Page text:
“The ‘Star’ mails four thousand copies weekly,” he added; “and there are four thousand chances that my client is innocent.”

When everybody in court looked for an acquittal, the torn newspaper which the doctor had taken from the library, with “Mrs. Eleanor Redington’s” name upon it, was produced, and the fragment fitted to it before all eyes.

When Charles Redington saw this produced he uttered a cry of despair, and sprang from the prisoner’s box so unexpectedly, that he had reached and leaped from an open window before he could be arrested. Mounted men followed his wild flight, and he was overtaken and caught at the very spot where the body of William had been discovered. The result was that he confessed in prison the deed of murder, so clearly established by circumstantial evidence. He said he had gone home after leaving Ida Boyd, loaded his pistol, tearing off a portion of the “Star” for the wadding, resolved to meet Appleton on his return from his visit to Ida Boyd, and compel him to relinquish her to himself. That he met him on his way, and upon his refusal to comply with his demand, he shot him in a moment of uncontrollable jealousy.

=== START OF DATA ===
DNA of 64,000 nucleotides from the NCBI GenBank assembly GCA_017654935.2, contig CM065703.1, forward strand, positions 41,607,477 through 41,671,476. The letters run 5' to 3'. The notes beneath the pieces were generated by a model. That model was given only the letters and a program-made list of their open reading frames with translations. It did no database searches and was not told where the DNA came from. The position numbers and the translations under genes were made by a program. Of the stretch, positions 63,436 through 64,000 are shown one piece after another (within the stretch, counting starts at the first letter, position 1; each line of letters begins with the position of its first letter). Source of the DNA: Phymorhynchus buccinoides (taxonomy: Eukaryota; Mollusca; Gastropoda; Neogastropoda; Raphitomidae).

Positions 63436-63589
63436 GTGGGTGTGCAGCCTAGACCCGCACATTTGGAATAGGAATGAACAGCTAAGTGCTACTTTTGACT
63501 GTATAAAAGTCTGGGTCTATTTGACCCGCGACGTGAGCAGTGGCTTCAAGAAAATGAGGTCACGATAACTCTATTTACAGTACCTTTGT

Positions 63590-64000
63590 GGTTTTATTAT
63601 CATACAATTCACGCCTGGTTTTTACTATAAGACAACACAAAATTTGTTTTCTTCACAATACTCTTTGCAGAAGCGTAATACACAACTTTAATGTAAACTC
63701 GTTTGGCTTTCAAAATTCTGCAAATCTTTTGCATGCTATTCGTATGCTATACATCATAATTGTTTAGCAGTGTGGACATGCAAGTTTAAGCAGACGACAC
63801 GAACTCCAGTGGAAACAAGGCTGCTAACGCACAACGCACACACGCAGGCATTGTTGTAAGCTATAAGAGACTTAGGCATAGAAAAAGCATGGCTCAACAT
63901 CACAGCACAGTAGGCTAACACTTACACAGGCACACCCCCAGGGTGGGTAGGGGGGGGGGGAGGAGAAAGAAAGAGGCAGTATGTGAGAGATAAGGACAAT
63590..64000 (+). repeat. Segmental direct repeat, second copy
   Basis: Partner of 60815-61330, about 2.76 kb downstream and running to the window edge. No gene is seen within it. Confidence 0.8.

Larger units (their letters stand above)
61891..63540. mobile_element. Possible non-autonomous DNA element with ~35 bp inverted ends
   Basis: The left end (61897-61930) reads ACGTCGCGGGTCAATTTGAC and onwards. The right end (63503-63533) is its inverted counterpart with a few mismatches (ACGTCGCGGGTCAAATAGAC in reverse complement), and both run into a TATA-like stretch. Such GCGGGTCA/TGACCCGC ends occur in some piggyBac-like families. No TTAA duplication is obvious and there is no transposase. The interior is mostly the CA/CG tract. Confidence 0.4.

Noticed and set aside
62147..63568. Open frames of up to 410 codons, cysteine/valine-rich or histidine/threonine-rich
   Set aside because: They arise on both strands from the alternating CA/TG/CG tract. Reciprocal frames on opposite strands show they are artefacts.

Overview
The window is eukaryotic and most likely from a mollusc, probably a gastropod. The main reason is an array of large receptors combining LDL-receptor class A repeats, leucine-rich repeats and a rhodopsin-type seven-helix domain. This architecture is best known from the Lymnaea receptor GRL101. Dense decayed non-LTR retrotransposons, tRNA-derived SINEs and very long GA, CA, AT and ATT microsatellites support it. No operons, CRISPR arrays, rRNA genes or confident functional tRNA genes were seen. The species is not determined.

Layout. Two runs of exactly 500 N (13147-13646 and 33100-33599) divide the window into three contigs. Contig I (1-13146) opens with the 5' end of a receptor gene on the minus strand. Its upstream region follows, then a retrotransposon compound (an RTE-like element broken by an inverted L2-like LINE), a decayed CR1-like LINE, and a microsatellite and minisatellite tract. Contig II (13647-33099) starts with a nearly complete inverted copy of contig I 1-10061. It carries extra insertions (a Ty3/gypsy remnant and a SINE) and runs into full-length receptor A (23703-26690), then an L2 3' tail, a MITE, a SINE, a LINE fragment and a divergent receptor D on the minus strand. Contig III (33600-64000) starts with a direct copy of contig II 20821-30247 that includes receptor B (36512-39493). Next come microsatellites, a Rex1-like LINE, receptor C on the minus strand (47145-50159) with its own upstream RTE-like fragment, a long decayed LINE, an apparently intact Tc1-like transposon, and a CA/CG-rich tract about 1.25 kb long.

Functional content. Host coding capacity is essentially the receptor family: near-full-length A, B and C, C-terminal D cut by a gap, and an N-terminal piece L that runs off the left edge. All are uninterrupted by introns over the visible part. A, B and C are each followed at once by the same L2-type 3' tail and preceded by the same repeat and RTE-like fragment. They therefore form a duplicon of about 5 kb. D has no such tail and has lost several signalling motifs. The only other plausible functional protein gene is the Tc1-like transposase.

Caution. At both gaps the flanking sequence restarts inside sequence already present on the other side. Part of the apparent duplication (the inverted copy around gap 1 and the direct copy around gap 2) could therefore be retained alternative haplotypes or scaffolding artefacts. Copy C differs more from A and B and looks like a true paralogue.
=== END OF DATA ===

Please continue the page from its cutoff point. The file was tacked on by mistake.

Three months afterwards Charles Redington expiated his crime on the gallows; and the evening of the same fatal day the body of the fair Ida Boyd was laid by weeping mourners in her last home.

Oh, love, oh war—which has slain most victims!

*The reader, by the allusion to the nine o’clock bell, will understand that the scenes of our tale are laid in the New England.

The origin of the “nine o’clock bell,” which regulates and measures the length of a social evening in New England States, dates back to the “curfew bell” of Old England. All my readers will recall the line in Gray’s Elegy:

“The curfew tolls the knell of parting day.”

William the Conqueror, in order to prevent night conspiracies, ordered all fires (and lights) to be put out an hour after sundown throughout the realm of England. This order was called the couvre feu order, from the French words, signifying cover fire! The church bells in all the towns gave the curfew or cover fire signal. This custom of ringing a bell for people to go to bed continued for centuries afterwards in England, when the law enforcing it had become a dead letter. The Puritans brought over the custom to Plymouth, and to this day the curfew bell (alias nine o’clock bell) is heard filling with melody the starlit valleys of New England, and is a signal for staid and quiet folk to be at home and think of bed! This custom has exercised a positive effect upon the morality of New Englanders; and, to be out after nine, is considered encroaching on the verge of dissipation. The curfew is an admirable regulator of hours, and we wish it were instituted all over the Union. It fixes a standard for honest bedtime!

Publishing Information

Published in
The New York Ledger, October 30, 1858